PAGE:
SAFETY MEETING. RUNNING RIGHT. Heat Stress!.
Download Policy: Content on the Website is provided to you AS IS for your information and personal use and may not be sold / licensed / shared on other websites without getting consent from its author.While downloading, if for some reason you are not able to download a presentation, the publisher may have deleted the file from their server.
Hot conditions put your body under a lot of stress. Physical activity stresses the body even more. When heat is combined with physical activity, loss of fluids, fatigue, and other conditions it can lead to a number of heat-related illnesses and injuries. Death is even possible.
Heat stress is commonly associated with warm weather. It's true that warm weather increases the number of heat-stress injuries and illnesses. Warm weather isn't the only cause of heat stress, though. Heat stress can occur any time the surrounding temperature is elevated. Even if the weather is cool, you may work in warm areas, indoors or out.
Be alert for conditions which could cause heat stress and take precautions to prevent it.Six main factors are involved in causing heat stress:
3. movement of air
4. radiant temperature of the surroundings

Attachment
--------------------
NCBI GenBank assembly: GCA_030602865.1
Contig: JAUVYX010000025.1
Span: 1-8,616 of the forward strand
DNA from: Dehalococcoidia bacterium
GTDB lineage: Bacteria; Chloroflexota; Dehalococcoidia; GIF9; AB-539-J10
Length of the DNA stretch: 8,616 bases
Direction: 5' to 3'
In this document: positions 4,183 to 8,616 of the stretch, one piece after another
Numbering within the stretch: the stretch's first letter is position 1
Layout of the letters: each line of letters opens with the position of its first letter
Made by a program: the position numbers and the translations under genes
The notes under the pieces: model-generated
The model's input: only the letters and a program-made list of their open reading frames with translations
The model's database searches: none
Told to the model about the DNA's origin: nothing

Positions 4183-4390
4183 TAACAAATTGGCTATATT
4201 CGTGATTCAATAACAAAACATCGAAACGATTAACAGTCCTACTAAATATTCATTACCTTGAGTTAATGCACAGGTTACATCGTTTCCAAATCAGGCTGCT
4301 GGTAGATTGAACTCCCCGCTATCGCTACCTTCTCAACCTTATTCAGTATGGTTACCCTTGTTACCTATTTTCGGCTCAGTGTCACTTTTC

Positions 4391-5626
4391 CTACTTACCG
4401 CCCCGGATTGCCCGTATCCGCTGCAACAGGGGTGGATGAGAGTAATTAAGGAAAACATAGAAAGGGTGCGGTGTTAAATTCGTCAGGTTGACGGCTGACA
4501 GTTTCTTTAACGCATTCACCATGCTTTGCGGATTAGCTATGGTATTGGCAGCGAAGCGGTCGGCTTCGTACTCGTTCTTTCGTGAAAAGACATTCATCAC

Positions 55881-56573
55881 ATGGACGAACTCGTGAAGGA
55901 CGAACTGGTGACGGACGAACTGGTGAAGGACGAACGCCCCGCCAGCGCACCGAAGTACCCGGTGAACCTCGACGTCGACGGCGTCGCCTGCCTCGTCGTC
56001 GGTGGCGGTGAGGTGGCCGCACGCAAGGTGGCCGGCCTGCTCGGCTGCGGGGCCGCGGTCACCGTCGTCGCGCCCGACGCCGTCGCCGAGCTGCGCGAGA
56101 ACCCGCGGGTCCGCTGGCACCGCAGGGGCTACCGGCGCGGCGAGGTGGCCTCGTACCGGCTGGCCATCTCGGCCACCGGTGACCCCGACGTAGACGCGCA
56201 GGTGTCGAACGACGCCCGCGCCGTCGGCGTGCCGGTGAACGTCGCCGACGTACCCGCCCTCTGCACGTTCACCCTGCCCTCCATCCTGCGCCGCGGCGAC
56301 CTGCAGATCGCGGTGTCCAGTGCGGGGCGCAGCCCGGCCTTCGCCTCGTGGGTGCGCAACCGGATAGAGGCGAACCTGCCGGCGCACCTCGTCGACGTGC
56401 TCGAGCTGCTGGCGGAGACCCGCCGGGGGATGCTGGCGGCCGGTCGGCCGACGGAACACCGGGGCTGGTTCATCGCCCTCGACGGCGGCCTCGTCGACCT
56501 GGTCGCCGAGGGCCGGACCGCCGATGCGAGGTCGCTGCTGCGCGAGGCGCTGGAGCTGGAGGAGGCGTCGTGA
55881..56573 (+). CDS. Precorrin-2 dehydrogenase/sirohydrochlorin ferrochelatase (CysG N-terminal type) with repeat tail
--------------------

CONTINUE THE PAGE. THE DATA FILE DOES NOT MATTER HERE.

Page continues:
6. physical activity
Acclimatization processes involve gradually increasing the amount of time you spend working in a hot environment.
This gradual increase allows your body to properly adjust to the heat.
Keep in mind, though, even if you're already acclimatized, conditions can change which stress your body even more. Bright sunshine, high humidity, and sources of heat in the workplace can affect your body's ability to cool itself. If conditions change, make sure you re-acclimate yourself to the new conditions.
If you're away from work for a few days or if you experience a brief period of cooler temperatures while working, you will need to re-acclimate yourself before you try to work the full shift in the hot conditions.
There are a number of types of heat stress injuries. Some are annoying but not very serious. Others can quickly lead to life-threatening situations. Knowing what to look for is important. This is especially true because the more serious heat stress conditions cause the victim to become disoriented and unaware of their condition. People who are overweight, physically unfit, suffer from heart conditions, drink too much alcohol or are not acclimated to the temperature are at greater risk of heat stress and should seek and follow medical advice.
Heat Rash is caused by a hot, humid environment and plugged sweat glands. It is a bumpy red rash which itches severely. It is not life-threatening but is very annoying.
Dry clothes that help sweat evaporate will reduce the chance of heat rash.
Heat Crampsare painful muscle cramps caused by a loss of body salt through excessive sweating. To help prevent heat cramps, drink plenty of non-alcoholic, caffeine-free fluids while working in a hot environment.
Check with your doctor about the use of salt tablets. Anyone suffering from heat cramps should be watched carefully for signs of more serious heat stress.